“When Marel talks about ‘the race for the smart factory,’ we don’t mean there can only be one winner—even among competitors,” Haga continues. “But we do mean that if processors ignore the new technologies, they risk being left behind. So it’s more about signing up for the race and setting off on the first leg.”

Rasmussen hopes the success of Primex will inspire others to pursue increased automation and smarter processing, which would encourage more equipment manufacturers and software developers to invest in innovation.

“I think the biggest challenge now is probably to make the raw material more uniform in quality,” he adds. “If we do that, I think it will be much easier to make processing more automatic.”

The Whitefish ShowHow: A forum for shaping the future

The partnership between Primex and Marel is a testament to what is possible when technology and collaboration converge. The pursuit of innovation through collaboration is the driving force behind Marel’s annual Whitefish ShowHow, which convenes in Copenhagen on 25 September 2019.

23ebd6048b0f5c0321d1ab6c3b40c702 THE FUTURE IS NOW: ShowHow attendees will be able to tour smart factories using virtual reality glasses.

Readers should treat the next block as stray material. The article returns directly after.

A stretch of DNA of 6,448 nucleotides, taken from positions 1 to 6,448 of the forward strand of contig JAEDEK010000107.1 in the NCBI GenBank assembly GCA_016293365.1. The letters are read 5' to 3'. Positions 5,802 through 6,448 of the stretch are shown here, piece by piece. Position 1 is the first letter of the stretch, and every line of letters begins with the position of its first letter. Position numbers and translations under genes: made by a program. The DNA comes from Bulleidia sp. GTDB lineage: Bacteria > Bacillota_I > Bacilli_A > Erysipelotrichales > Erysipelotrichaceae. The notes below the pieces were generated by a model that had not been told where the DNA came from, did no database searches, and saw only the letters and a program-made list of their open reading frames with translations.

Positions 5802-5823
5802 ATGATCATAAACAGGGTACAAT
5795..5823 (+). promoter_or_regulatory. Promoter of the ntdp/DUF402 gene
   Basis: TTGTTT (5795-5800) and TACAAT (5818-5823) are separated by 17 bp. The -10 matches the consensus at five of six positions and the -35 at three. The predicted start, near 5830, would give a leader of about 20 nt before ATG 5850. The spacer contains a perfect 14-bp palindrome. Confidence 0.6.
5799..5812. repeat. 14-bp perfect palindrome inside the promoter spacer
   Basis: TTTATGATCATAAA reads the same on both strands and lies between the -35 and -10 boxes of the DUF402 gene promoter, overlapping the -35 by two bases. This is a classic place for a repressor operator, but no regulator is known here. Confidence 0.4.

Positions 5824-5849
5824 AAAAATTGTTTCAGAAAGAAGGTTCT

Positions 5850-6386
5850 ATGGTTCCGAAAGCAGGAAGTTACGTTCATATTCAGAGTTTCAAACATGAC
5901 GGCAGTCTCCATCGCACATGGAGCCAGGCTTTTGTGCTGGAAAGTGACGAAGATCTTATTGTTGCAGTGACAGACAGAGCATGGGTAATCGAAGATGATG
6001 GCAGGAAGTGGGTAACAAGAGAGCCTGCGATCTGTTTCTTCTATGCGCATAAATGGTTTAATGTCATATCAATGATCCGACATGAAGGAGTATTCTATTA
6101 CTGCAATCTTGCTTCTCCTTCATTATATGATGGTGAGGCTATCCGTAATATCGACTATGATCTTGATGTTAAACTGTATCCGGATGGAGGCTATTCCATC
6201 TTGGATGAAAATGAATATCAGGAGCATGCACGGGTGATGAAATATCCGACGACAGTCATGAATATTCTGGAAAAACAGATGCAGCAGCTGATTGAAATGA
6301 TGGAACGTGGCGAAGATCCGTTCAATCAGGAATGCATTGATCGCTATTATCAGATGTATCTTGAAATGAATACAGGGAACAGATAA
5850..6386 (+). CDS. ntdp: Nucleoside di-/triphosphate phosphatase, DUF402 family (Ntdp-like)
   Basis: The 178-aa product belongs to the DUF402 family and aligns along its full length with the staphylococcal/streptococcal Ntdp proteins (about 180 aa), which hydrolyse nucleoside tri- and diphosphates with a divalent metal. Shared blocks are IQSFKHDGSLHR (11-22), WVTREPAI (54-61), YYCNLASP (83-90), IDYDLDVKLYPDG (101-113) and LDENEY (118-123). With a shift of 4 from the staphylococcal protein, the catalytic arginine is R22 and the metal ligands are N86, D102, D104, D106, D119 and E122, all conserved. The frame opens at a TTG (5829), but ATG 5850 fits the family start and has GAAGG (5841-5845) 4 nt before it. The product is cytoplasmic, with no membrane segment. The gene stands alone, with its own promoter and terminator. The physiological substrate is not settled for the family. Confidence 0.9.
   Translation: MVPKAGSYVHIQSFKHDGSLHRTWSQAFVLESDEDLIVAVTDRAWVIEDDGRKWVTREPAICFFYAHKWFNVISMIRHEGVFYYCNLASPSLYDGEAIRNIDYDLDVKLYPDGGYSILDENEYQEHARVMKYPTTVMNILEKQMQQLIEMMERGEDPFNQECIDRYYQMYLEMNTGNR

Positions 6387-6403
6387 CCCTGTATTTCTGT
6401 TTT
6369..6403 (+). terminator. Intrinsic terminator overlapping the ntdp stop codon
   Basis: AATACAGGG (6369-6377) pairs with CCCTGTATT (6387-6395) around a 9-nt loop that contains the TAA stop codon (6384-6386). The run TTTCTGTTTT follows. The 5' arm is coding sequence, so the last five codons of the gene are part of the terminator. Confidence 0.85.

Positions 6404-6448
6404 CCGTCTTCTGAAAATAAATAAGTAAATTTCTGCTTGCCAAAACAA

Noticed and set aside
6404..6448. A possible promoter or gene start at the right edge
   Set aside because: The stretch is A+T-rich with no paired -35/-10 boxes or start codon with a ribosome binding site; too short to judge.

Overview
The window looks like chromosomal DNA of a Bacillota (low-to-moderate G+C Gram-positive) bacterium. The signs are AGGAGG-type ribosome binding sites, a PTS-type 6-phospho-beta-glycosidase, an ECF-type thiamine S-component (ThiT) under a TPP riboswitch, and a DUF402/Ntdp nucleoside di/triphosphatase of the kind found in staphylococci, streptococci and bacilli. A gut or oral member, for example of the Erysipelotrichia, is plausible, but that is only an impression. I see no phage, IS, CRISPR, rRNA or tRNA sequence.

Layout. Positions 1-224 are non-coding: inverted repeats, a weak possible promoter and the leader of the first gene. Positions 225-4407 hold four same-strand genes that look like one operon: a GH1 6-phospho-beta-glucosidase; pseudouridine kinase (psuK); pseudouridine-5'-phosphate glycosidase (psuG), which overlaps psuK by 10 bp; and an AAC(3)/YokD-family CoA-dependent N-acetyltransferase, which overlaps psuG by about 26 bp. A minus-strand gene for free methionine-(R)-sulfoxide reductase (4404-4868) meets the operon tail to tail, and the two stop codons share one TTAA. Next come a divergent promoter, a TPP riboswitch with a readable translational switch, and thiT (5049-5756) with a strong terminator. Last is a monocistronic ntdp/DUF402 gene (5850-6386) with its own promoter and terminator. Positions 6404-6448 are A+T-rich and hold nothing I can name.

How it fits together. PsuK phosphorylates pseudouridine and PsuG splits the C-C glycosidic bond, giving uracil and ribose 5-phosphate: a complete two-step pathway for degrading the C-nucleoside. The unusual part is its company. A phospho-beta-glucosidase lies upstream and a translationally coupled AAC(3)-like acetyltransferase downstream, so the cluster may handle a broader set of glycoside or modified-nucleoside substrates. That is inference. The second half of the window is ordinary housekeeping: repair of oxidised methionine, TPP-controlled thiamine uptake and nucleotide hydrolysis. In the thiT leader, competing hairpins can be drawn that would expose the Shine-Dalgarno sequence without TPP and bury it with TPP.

In addition to demonstrations and seminars about the company’s whitefish processing solutions, the event provides attendees with the opportunity to explore new concepts and forge fresh partnerships with other industry leaders.

Presentations from special guests, product demos and networking set the stage for a meeting of minds with the power to change the direction of the fish processing industry at large. With the advent of Industry 4.0, forums that facilitate collaboration across the entire value chain are more important than ever.

“The ShowHow strongly reflects what we aim to achieve every year—and every day really—working with our customers in the industry to find better and better ways to process fish,” concludes Sigurdur Olason, the executive vice president of Marel Fish.

Are you interested in attending the Whitefish ShowHow? Attendance is free, but registration is required.

For more information about the event, check this out.